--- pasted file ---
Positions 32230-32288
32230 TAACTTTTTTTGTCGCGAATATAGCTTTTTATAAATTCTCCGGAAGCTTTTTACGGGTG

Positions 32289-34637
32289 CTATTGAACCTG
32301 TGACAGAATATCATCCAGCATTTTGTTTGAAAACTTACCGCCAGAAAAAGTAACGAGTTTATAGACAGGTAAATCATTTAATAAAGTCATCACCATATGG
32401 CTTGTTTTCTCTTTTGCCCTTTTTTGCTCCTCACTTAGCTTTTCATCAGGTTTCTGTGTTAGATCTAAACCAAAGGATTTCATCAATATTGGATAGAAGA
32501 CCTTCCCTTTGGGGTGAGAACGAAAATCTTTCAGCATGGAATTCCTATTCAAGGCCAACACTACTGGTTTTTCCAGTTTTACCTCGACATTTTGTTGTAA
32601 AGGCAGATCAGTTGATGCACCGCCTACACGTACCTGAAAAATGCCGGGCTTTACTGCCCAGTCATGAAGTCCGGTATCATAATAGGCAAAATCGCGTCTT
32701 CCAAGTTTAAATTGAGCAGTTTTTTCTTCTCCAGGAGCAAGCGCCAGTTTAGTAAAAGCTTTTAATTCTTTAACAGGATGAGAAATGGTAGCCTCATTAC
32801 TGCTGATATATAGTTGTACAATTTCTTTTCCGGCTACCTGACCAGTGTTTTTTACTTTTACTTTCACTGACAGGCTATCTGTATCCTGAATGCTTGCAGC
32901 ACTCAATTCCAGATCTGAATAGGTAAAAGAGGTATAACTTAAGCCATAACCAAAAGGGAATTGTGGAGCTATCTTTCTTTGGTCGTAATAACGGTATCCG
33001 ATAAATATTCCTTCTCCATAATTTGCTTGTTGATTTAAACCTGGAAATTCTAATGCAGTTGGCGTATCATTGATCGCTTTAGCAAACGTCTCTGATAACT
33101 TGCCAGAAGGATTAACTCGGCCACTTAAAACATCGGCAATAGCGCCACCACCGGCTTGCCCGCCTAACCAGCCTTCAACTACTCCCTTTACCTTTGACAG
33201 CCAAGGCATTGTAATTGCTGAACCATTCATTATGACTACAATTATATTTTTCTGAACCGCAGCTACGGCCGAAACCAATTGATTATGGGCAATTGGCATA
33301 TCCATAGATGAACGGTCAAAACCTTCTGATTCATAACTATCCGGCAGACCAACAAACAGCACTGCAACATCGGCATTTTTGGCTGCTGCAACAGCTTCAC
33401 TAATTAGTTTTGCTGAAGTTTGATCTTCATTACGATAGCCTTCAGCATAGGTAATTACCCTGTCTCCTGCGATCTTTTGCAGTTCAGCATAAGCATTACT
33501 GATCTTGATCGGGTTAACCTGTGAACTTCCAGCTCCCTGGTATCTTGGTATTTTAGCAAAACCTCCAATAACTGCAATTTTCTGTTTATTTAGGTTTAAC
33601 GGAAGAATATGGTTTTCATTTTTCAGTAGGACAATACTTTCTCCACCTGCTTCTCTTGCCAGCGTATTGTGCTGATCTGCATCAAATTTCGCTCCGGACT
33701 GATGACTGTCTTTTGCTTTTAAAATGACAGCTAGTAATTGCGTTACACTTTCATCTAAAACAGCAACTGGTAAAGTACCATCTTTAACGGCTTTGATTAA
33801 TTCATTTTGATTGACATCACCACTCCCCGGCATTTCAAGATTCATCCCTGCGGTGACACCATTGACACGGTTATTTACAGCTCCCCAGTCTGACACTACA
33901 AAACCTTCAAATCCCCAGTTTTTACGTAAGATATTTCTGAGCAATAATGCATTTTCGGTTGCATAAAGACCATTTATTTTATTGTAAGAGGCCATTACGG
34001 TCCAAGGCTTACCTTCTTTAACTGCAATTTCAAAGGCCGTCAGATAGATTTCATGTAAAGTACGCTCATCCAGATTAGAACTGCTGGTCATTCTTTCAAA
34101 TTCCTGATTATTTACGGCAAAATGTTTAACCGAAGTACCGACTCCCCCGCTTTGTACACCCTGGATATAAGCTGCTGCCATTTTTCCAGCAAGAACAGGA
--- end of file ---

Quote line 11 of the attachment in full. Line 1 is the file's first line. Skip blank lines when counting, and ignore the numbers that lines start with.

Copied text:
32901 ACTCAATTCCAGATCTGAATAGGTAAAAGAGGTATAACTTAAGCCATAACCAAAAGGGAATTGTGGAGCTATCTTTCTTTGGTCGTAATAACGGTATCCG